New York mayor Michael R. Bloomberg, right, and Babatunde Fashola...

New York mayor Michael R. Bloomberg, right, and Babatunde Fashola of Lagos, shake hands during the UN Conference on Sustainable Development, or Rio+20, in Rio de Janeiro, Brazil. (June 19, 2012) Credit: AP

Don't expect much from the Rio+20 Earth summit in Brazil this week. Despite a dazzling display of more than 100 heads of state and 50,000 environmental activists, business leaders and policy-makers, most analysts agree there will be much more disagreement at this United Nations meeting than agreement.

The meeting is called Rio+20 because the UN is trying to reinvigorate the progress sparked by a highly successful meeting on climate change it held in Rio two decades ago. It was known as the Earth summit.

The timing of these two global events, and the global news cycle this time, are quite different. In 1992, there had been no global recession, Europe was not in fear of financial meltdown and no Middle East dictator was slaughtering innocents.

Country representatives at the Earth Summit made palpable progress on climate change and deforestation. The summit also prepared the way for a global treaty on biodiversity, which in turn became the precursor to the 2005 Kyoto agreement on greenhouse gases.

Since 1992, the environment is worse off in almost every measurable way. For one thing, major countries like ours (and Canada) refused to ratify the treaty, so we never even made an effort, as the treaty would have required, to lower greenhouse gases.

As a result, carbon monoxide emissions have increased -- from 357 parts per million volume in 1992 to 389 last year, the UN reports.

These emissions are caused mainly by combustible use of fossil fuels, gas flaring and cement production, all of which have increased more quickly in recent years. Carbon emissions trap heat in our atmosphere and increases Earth's temperatures.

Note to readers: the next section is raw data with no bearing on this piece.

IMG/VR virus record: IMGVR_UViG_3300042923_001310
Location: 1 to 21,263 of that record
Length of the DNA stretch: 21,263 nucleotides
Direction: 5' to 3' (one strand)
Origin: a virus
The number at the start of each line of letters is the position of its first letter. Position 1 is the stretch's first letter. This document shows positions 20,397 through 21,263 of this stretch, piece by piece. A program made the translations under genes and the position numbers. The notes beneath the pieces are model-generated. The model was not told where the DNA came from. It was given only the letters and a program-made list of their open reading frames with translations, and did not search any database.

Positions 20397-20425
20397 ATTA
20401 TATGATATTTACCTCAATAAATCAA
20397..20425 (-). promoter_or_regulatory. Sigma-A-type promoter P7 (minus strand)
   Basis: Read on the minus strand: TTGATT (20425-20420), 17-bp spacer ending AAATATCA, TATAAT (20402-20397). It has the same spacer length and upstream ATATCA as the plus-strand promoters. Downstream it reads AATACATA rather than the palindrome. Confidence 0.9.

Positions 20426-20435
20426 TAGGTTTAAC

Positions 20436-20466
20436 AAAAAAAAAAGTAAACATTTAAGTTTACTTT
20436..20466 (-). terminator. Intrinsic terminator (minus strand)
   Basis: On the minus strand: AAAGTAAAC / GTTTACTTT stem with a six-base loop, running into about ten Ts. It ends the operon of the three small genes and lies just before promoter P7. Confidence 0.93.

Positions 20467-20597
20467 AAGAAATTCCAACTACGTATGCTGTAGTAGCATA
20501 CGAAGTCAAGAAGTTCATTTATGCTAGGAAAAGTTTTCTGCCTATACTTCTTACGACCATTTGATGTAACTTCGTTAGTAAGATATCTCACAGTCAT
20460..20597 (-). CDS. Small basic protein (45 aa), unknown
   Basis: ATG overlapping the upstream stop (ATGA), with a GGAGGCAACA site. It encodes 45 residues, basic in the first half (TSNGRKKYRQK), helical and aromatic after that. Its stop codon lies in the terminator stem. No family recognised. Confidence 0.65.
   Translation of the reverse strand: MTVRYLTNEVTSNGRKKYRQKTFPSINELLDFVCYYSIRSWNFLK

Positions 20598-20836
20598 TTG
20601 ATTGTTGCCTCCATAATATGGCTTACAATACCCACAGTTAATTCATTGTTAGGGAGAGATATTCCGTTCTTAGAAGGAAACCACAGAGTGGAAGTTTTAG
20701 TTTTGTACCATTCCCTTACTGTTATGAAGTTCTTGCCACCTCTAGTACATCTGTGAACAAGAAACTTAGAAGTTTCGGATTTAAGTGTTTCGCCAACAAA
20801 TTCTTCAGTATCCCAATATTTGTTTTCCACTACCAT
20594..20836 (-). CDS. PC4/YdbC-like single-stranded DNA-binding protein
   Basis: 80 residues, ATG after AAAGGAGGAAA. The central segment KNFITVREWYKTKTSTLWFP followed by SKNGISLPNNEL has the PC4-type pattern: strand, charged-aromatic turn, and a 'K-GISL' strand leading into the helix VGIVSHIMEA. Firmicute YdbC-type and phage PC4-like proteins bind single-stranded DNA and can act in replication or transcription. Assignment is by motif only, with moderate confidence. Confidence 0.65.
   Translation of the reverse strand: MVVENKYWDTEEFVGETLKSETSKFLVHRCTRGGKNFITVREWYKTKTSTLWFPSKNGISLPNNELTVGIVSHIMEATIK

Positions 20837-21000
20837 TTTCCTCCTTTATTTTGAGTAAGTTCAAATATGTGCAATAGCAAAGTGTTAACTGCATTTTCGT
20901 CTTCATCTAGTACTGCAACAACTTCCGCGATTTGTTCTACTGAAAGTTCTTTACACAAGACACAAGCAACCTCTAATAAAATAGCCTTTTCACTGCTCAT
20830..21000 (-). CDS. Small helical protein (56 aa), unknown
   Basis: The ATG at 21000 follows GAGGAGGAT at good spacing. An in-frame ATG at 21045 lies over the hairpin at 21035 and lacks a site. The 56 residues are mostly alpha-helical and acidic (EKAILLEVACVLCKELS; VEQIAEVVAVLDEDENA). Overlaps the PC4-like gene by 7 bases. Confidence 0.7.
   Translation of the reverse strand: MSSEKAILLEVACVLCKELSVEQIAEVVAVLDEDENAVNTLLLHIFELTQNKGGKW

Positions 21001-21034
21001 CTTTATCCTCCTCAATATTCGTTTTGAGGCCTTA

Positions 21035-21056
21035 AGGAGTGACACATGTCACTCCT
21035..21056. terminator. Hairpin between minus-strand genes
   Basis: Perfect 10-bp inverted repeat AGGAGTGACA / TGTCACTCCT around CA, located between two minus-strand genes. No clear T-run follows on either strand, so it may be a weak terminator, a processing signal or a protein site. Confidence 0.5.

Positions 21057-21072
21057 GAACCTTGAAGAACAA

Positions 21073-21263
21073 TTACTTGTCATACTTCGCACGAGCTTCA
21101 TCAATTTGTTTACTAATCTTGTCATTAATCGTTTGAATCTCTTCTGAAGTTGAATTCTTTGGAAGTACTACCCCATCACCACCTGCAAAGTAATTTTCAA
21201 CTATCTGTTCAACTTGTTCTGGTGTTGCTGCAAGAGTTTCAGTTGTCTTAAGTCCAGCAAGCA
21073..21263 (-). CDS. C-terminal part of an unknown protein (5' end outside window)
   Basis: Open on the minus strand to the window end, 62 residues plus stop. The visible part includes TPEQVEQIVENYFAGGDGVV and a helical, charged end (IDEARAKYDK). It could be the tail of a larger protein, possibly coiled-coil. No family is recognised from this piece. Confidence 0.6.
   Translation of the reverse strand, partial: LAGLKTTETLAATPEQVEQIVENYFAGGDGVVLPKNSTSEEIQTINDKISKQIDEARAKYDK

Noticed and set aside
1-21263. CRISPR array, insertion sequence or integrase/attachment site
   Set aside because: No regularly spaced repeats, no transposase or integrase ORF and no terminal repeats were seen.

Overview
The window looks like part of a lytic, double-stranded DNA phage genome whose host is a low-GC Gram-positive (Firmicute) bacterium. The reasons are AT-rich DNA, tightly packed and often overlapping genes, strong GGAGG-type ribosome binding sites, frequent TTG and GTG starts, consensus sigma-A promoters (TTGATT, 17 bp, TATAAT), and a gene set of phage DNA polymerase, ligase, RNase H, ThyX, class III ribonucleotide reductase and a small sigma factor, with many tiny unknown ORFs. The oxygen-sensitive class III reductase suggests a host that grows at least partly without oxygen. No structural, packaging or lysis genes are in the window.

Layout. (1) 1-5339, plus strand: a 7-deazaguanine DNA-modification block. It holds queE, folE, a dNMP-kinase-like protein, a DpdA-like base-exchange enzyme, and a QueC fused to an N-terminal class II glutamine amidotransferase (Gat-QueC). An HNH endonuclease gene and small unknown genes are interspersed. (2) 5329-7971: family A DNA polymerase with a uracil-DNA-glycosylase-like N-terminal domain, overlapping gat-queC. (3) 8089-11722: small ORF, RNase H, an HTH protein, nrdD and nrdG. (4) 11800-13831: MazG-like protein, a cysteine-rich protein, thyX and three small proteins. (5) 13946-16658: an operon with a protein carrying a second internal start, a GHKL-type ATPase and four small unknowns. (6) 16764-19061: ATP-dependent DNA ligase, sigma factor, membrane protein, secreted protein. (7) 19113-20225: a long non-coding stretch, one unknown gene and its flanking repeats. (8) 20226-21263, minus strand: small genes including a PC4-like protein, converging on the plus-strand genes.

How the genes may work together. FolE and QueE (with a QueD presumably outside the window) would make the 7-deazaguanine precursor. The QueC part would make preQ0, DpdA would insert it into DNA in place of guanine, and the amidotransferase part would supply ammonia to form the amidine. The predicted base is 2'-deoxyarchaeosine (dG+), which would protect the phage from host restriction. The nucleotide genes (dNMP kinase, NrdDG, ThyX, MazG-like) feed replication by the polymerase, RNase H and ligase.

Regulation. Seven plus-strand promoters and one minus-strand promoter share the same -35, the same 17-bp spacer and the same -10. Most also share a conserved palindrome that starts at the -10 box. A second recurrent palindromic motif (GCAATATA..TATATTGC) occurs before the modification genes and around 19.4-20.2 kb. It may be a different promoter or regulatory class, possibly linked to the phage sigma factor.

Over that period, the UN also reports, the global mean temperature rose by 0.4 degrees Celsius. That may not sound like much, but it is enough to raise sea levels along the Bay of Bengal enough to put millions of people's former habitat underwater.

Sea levels rose between 1992 and 2011 about 2.5 mm per year. Why? The ice caps and Greenland ice sheets are melting.

I don't want to drown readers in a sea of numbers. You get the picture. More people, more cars, more construction, more fuel usage and so on.

Which brings me to my last point: population. Between 1992 and 2010, the world's population grew by 1.5 billion people to a total of 7 billion. Human consumption and population growth have pushed the planet to its perilous environmental state. We simply cannot continue like this.

Last week in England, leading scientific societies issued a statement calling on the UN to address population and consumption as two factors exacerbating climate change.

The Guardian newspaper quoted Charles Godfray, a fellow of the Royal Society and chair of a working group of the InterAcademy Council, a global network of science academies, as saying: "For too long, population and consumption have been left off the table due to political and ethical sensitivities. These are issues that affect developed and developing nations alike, and we must take responsibility for them together."

The scientists were realistic in recognizing that political correctness -- my phrase, not theirs -- will inevitably trump scientific assessments. How dare the United Nations consider human population, or more accurately, overpopulation, as a factor in climate change? Further, how dare the UN try to take away Bubba's truck or the Saudi prince's jet? But if we don't start doing something soon to curb consumption in developed nations and lower population (or at least population growth), nature will take over and do it for us. It will melt the ice caps, raise sea levels and in the process destroy lavishly constructed cities and kill millions of people.

As long as the current political climate prevails, I doubt the United Nations at Rio+20 or the United States will do anything serious about these most pressing of problems.

Bonnie Erbe, a TV host, writes this column for Scripps Howard News Service. Email


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